TARRAGON, tar'a-gon, _n._ the herb-dragon, an aromatic plant used for flavouring vinegar, sauces, &c. [Sp. _taragontia_--Ar. _tarkh[=u]n_--Gr.

_drak[=o]n_, a dragon.]

TARRAS, tar'ras, _n._ (_Spens._) terrace.

TARRE, tar, _v.t._ (_Shak._) to set on, to encourage.

TARRIANCE, tar'i-ans, _n._ (_arch._) act of tarrying, delay.

TARRIER, tar'i-[.e]r, _n._ old form of _terrier_: (_slang_) a rough fellow, a tough.

TARROCK, tar'ok, _n._ the young of the kittiwake: the tern: guillemot.

TARRY, tar'i, _adj._ consisting of, covered with, or like tar.--_n._ TARR'Y-BREEKS, a sailor.--_adj._ TARR'Y-FING'ERED, TARR'Y-FING'ERS, thieving fingers.

TARRY, tar'i, _v.i._ to be tardy or slow: to loiter or stay behind: to delay:--_pa.t._ and _pa.p._ tarr'ied.--_n._ TARR'IER, one who tarries or delays.--_v.i._ TARR'OW (_Scot._), to hesitate, refuse. [M. E. _targen_, to delay (confused in form with _tarien_, to irritate)--O. Fr. _targer_ (Fr.

_tarder_)--L. _tardus_, slow.]

TARSIA, tar'si-a, _n._ an Italian mosaic, at first dealing with geometrical patterns in wood, but which developed into inlaid representations of architecture, views, figures, and drapery, and finally into foliaceous scrolls of modern marquetry. [It.]

TARSIER, tar'si-er, _n._ a small arboreal East Indian lemuroid, the malmag.--_adj._ TAR'SIPED, having the same tarsal structure as the foregoing. [Fr.]

TARSUS, tar'sus, _n._ the part of the foot to which the leg is articulated:--_pl._ TAR'S[=I].--_adj._ TAR'SAL, relating to the tarsus or ankle.--_ns._ TARSAL'GIA, pain in the tarsus: a neuralgic affection of the foot from which persons walking much sometimes suffer; TAR'SIPES, a small Australian honey-sucking marsupial, of the family _Phalangistidae_, about the size of a mouse.--_adj._ TARSOMETATAR'SAL, pertaining to the tarsus and the metatarsus.--_n._ TARSOMETATAR'SUS, the single compound bone of birds.--_adj._ TARSOTAR'SAL, mediotarsal. [Gr. _tarsos_, the flat part of the foot.]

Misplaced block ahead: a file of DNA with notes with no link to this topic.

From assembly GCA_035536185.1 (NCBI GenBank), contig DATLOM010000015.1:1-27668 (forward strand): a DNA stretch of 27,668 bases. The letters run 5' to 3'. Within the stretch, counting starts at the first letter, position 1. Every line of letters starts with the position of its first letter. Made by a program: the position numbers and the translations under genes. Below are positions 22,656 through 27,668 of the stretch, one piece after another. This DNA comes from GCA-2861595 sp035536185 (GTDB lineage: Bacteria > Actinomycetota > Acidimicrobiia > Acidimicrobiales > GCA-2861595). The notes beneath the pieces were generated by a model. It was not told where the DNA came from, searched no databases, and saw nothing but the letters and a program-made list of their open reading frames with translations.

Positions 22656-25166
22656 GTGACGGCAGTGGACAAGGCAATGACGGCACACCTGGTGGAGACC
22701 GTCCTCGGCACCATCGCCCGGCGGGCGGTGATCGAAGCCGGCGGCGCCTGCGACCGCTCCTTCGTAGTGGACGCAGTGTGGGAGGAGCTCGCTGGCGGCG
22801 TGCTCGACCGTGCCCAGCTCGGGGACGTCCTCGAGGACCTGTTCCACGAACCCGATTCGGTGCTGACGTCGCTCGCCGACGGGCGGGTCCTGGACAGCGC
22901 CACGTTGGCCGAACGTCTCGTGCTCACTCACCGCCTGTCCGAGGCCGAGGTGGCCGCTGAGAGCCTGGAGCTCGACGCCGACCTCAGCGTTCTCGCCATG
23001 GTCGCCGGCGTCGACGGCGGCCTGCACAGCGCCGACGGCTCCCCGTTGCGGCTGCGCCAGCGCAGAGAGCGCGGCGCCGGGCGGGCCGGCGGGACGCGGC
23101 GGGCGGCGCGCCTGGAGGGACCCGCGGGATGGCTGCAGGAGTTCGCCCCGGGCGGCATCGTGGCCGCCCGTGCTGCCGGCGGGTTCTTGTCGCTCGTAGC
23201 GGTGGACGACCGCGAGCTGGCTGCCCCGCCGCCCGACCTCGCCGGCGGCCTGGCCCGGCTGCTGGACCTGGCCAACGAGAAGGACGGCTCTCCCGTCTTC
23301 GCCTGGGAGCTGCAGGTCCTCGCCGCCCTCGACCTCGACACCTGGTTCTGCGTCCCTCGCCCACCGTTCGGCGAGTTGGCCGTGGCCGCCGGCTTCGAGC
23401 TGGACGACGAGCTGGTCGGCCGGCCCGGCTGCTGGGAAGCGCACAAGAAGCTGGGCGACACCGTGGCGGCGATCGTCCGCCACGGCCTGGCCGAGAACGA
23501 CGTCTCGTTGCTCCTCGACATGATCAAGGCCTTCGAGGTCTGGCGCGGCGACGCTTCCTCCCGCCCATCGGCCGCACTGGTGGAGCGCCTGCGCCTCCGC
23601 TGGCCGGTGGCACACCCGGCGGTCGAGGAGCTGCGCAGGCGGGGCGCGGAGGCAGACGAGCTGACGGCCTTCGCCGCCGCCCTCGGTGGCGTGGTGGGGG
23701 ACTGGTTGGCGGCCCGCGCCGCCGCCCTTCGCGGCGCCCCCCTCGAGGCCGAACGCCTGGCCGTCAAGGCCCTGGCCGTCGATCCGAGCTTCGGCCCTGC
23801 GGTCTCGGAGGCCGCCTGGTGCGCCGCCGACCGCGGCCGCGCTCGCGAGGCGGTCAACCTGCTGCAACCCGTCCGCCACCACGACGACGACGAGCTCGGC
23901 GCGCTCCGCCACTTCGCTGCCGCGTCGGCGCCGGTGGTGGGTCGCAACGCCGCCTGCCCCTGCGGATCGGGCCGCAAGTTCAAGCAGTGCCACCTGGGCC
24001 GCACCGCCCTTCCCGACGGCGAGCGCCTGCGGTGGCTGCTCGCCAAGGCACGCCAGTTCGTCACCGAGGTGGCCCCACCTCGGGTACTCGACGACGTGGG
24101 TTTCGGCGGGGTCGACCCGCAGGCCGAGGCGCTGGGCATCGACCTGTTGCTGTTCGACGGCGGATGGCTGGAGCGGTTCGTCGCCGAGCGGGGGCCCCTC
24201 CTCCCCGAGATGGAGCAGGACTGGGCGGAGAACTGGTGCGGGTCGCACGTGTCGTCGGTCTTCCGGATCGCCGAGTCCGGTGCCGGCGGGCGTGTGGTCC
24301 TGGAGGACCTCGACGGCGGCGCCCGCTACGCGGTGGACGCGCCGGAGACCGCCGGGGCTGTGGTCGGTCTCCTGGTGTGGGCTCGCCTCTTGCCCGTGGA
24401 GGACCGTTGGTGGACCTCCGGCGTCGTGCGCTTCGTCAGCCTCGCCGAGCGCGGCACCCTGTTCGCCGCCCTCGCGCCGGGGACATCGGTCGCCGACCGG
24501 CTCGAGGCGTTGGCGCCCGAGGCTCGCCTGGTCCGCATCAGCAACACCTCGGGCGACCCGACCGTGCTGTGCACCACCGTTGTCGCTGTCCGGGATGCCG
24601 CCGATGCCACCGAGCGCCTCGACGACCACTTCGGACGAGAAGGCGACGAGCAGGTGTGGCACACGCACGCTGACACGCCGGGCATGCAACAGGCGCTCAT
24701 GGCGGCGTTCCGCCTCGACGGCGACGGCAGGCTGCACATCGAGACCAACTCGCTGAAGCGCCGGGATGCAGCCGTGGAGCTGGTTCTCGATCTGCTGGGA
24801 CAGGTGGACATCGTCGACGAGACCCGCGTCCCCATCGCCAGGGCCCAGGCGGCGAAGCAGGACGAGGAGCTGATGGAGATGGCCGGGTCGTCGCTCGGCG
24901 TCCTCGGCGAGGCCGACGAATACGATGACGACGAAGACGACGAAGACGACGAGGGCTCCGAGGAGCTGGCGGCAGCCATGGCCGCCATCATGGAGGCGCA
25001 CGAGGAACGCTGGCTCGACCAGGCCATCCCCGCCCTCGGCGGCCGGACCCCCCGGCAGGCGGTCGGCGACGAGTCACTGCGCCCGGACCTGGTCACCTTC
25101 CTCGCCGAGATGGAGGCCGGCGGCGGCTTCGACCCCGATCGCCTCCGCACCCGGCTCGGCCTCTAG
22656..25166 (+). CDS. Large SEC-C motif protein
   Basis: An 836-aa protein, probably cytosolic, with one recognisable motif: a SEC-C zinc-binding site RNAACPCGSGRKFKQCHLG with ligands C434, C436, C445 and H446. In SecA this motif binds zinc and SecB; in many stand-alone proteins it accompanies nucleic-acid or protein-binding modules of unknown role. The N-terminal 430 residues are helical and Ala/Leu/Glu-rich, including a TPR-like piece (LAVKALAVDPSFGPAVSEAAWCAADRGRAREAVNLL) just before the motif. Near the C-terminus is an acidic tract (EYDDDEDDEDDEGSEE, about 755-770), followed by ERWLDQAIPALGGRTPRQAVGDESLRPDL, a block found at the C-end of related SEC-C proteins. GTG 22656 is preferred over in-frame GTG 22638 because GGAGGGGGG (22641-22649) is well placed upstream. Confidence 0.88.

TART, tart, _adj._ sharp or sour to the taste: (_fig._) sharp: severe.--_adj._ TART'ISH, somewhat tart.--_adv._ TART'LY.--_n._ TART'NESS.

[A.S. _teart_--_teran_, to tear.]

TART, tart, _n._ a small pie, containing fruit or jelly baked in paste.--_n._ TART'LET, a small tart. [O. Fr. _tarte_--L. _torta_, fem. of pa.p. of _torqu[=e]re_, twist.]

TARTAN, tar'tan, _n._ a woollen or worsted stuff checked with various colours, once the distinctive dress of the Scottish Highlanders, each clan having its own pattern. [Fr. _tiretaine_, linsey-woolsey--Sp. _tiritana_, a thin woollen stuff--_tiritar_, to shiver.]

TARTAN, tar'tan, _n._ a Mediterranean vessel with lateen sail: a kind of long covered carriage [Fr.,--Ar. _taridah_, a small ship.]

TARTAR, tar'tar, _n._ a mixture of bitartrate of potash and tartrate of lime, being a deposit formed from wine, and known in its crude form as argol: a concretion which sometimes forms on the teeth.--_adjs._ TAR-T[=A]'REOUS, TAR'TAROUS, consisting of, or resembling, tartar; TARTAR'IC, pertaining to, or obtained from, tartar.--_v.t._ TAR'TARISE, to impregnate or treat with tartar.--_adjs._ TARTRAL'IC, TARTREL'IC, derived from tartar.--_n._ TAR'TR[=A]TE, a salt of tartaric acid.--TARTAR EMETIC, a compound of potassium and antimony.--CREAM OF TARTAR (see CREAM). [Fr.

_tartre_--Low L. _tartarum_--Ar. _durd_, dregs.]

TARTAR, tar'tar, _n._ a native of _Tartary_ in Asia: an irritable person, or one too strong for his assailant.

TARTARUS, tar'ta-rus, _n._ the lower world generally, but esp. the place of punishment for the wicked, according to Homer, a deep and sunless abyss, as far below Hades as earth is below heaven, and closed in by iron gates--(_Shak._) TAR'TAR: (_Spens._) TAR'TARY.--_adj._ TART[=A]'REAN.

[L.,--Gr. _tartaros_.]

TARTUFFE, tar-t[=oo]f', _n._ a hypocritical pretender to religion, from the chief character in Moliere's most celebrated comedy (1669).--_adjs._ TARTUFF'ISH, TAR-TUF'ISH.--_ns._ TARTUFF'ISM, TARTUF'ISM.

TARVE, tarv, _n._ (_prov._) a curve, bend.